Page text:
Sustainable Water And Energy Management In Australia’s Farming Landscapes
Free (open access)
329 - 341
W. J. Hurditch
Australia’s ancient geology, continental isolation and long, stable biophysical evolution have produced a unique and biodiverse flora and fauna complex, and well-balanced mechanisms for handling water, nutrients and organic production in its landscapes. When humans arrived more than 40,000 years ago, Australia’s water, nutrient and energy systems were essentially self-sustaining. Western agricultural methods have since uncoupled parts of the innate productivity system that had long sustained these natural landscape functions. Many Australian farming and grazing businesses are today challenged from unreliable rainfall, declining soil health and rising debt. New landscape management approaches are now emerging. Some involve rehydration to reinstate Australia’s natural biophysical landscape functions and processes, and can deliver both ecosystem resilience and profitability to farming enterprises. Benefits of landscape rehydration for farmers include greater water reliability, improved soil organic content and reduced reliance on high-cost artificial inputs. It also assists in mitigating climate change, as vegetated, rehydrated landscapes dissipate incoming solar thermal energy via the plant-driven photosynthetic process and the daily water cycle. This feature, until now little recognised in mainstream climate change discussions, adds a major dimension to this opportunity for the world’s landscapes.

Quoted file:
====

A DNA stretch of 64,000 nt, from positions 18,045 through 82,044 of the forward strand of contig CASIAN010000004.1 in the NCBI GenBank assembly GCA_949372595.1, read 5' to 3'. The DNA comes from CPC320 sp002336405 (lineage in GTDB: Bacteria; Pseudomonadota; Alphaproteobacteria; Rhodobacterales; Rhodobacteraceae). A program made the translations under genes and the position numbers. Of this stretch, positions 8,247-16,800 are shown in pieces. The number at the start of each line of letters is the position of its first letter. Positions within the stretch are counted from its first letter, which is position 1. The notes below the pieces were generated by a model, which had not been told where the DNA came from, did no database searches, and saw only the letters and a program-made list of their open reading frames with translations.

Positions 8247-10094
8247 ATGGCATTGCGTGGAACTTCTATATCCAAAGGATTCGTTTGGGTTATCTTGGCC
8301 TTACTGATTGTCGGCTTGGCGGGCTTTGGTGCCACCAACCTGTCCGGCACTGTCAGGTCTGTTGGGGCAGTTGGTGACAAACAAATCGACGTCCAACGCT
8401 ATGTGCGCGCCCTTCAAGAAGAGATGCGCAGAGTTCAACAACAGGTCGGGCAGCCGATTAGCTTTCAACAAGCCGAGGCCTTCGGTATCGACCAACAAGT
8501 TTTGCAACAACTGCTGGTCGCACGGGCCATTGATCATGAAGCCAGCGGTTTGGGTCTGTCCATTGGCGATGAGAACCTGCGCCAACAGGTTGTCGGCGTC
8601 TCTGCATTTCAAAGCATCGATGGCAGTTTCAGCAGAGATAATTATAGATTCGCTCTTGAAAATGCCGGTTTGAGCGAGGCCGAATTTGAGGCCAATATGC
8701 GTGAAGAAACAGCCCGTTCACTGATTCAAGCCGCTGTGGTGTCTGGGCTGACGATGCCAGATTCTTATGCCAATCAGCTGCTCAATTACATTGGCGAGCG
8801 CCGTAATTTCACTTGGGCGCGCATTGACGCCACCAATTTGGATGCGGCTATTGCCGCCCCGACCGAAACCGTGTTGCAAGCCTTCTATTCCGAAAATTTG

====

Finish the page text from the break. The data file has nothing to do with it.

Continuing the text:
Australia, salinity, rehydration, fertility, sustainable farming, soil